Tarsal tunnel syndrome: The tarsal tunnel is a small area of the ankle that runs from the heel to the toes and is situated near the ankle bones. Ankle discomfort is often caused by this condition. It causes a lot of discomfort in the foot. As a result, there is a lot of burning and tingling in the foot. The posterior tibial nerve (placed behind the longest bone in the lower leg) is compressed or squeezed within the tarsal tunnel, causing discomfort and edema. It affects the inside of the ankles and calves of the legs causing burning feet.
Morton’s neuroma: A neuroma is a painful mass that may grow between the bones at the base of the toes. Ankle neuromas may be caused by a variety of factors, including sports injuries, stress, and poor foot posture and mobility. Wearing too-tight shoes is the most common cause.
Diabetes: Both type 1 and type 2 diabetes have the potential to harm the body’s peripheral nerves, particularly the sensory nerves in the feet and legs. Long-term high blood glucose levels or poorly managed diabetes may have severe consequences on peripheral nerves, particularly in the elderly. Elevated blood sugar levels hinder impulse transmission from these neurons and may potentially cause damage to the blood vessel walls themselves causing burning sensation in feet.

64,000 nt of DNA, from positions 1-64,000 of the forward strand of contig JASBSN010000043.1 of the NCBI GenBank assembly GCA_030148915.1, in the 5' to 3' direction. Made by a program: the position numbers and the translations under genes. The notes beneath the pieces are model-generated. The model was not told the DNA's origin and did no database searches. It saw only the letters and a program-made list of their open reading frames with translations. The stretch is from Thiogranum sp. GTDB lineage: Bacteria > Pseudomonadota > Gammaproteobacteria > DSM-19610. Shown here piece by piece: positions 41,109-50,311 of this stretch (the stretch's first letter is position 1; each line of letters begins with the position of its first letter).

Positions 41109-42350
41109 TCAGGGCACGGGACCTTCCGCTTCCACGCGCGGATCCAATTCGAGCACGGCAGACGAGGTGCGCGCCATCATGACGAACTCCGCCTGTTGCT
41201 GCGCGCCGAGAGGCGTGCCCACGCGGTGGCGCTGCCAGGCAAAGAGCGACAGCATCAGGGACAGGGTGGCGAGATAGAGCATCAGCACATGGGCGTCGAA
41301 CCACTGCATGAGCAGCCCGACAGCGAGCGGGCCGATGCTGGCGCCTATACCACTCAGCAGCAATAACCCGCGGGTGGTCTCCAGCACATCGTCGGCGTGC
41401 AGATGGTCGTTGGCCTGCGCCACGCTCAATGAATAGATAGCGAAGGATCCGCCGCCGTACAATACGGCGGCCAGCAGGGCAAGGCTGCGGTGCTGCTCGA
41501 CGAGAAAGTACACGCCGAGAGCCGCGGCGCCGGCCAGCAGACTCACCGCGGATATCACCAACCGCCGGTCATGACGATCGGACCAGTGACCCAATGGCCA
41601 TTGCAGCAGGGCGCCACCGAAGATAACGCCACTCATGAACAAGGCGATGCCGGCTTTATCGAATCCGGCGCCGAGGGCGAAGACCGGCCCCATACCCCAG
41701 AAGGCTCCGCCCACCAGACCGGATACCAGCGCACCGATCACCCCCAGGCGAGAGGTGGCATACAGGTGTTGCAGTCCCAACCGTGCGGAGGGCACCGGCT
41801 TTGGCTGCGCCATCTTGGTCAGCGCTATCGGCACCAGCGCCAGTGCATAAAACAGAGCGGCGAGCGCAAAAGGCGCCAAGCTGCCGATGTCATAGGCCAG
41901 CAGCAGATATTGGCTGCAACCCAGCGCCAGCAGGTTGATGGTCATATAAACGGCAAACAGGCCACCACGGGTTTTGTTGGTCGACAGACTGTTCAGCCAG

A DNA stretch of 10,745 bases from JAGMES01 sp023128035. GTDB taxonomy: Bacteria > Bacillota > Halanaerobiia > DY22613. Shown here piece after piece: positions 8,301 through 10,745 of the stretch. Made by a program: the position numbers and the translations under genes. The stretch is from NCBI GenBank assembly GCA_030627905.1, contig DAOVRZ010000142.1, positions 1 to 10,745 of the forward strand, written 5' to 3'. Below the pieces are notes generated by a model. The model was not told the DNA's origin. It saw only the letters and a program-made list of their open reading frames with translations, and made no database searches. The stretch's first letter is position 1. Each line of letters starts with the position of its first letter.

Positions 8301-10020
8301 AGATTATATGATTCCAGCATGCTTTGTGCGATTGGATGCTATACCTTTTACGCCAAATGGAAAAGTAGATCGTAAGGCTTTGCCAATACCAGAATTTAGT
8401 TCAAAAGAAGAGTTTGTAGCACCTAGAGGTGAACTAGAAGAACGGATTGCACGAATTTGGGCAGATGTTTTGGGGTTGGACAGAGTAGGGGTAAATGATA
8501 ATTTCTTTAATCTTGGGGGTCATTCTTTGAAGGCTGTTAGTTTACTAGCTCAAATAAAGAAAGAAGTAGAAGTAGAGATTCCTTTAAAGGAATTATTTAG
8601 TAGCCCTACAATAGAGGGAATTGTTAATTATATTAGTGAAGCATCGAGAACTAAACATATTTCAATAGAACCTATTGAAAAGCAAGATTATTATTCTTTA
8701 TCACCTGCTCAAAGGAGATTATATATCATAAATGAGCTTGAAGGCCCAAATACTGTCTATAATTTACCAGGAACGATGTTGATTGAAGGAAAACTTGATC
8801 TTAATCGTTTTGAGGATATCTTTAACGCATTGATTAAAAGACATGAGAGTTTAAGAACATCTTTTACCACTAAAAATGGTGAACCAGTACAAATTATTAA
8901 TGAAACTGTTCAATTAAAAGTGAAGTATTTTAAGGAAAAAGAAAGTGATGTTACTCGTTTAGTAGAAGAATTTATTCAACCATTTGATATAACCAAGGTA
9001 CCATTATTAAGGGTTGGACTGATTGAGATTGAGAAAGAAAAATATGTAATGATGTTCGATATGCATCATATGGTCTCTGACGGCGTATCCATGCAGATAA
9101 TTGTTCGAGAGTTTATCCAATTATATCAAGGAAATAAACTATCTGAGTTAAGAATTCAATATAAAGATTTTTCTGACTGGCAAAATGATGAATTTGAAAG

Athlete’s Foot: It is a kind of foot infection. This fungal disease is caused by the fungus which develops in moist, warm regions of the skin and resembles mold. Fungus grows and spreads more rapidly in damp shoes and socks, as well as in humid settings. Athlete’s foot may cause stinging and burning on the soles of the feet in addition to itching, burning, and stinging between the toes.
Other burning feet syndrome causes are:
Erythermalgia: It results in intense burning sensations, elevated skin temperature, and noticeable redness on the toes and soles of the feet. Flare-ups, on the other hand, may occur only at certain times of the year and last anywhere from a few minutes to several days, or the burning sensation may be constant. As a result of the illness’s impact on the body, affected regions may become unpleasant, swollen, and heated.
Tight shoes: Tight stockings or shoes put pressure on feet and may cause burning feet syndrome.
Physical allergies, contact dermatitis and multiple sclerosis may also cause burning in feet.